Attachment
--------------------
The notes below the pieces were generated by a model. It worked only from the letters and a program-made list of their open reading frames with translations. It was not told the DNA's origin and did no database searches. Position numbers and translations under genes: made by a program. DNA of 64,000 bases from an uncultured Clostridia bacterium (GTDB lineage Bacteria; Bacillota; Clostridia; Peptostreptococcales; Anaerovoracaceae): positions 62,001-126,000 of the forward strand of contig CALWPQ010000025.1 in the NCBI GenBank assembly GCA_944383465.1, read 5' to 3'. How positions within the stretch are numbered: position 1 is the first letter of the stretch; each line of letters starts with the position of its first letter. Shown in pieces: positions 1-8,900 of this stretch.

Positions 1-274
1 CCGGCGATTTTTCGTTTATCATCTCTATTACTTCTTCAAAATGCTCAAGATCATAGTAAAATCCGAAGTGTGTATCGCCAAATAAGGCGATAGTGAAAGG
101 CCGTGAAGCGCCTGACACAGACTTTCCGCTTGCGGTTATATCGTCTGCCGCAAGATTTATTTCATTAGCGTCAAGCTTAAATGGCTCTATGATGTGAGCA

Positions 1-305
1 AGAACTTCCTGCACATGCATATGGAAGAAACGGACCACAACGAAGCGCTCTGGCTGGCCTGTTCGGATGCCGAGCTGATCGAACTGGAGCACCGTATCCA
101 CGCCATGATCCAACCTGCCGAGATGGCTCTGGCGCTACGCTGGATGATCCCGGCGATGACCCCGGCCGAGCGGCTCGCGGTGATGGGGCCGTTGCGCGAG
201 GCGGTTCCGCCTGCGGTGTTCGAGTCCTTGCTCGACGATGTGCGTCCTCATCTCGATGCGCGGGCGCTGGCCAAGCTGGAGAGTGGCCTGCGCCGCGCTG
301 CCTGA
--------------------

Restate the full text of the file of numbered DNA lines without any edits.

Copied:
The notes below the pieces were generated by a model. It worked only from the letters and a program-made list of their open reading frames with translations. It was not told the DNA's origin and did no database searches. Position numbers and translations under genes: made by a program. DNA of 64,000 bases from an uncultured Clostridia bacterium (GTDB lineage Bacteria; Bacillota; Clostridia; Peptostreptococcales; Anaerovoracaceae): positions 62,001-126,000 of the forward strand of contig CALWPQ010000025.1 in the NCBI GenBank assembly GCA_944383465.1, read 5' to 3'. How positions within the stretch are numbered: position 1 is the first letter of the stretch; each line of letters starts with the position of its first letter. Shown in pieces: positions 1-8,900 of this stretch.

Positions 1-274
1 CCGGCGATTTTTCGTTTATCATCTCTATTACTTCTTCAAAATGCTCAAGATCATAGTAAAATCCGAAGTGTGTATCGCCAAATAAGGCGATAGTGAAAGG
101 CCGTGAAGCGCCTGACACAGACTTTCCGCTTGCGGTTATATCGTCTGCCGCAAGATTTATTTCATTAGCGTCAAGCTTAAATGGCTCTATGATGTGAGCA

Positions 1-305
1 AGAACTTCCTGCACATGCATATGGAAGAAACGGACCACAACGAAGCGCTCTGGCTGGCCTGTTCGGATGCCGAGCTGATCGAACTGGAGCACCGTATCCA
101 CGCCATGATCCAACCTGCCGAGATGGCTCTGGCGCTACGCTGGATGATCCCGGCGATGACCCCGGCCGAGCGGCTCGCGGTGATGGGGCCGTTGCGCGAG
201 GCGGTTCCGCCTGCGGTGTTCGAGTCCTTGCTCGACGATGTGCGTCCTCATCTCGATGCGCGGGCGCTGGCCAAGCTGGAGAGTGGCCTGCGCCGCGCTG
301 CCTGA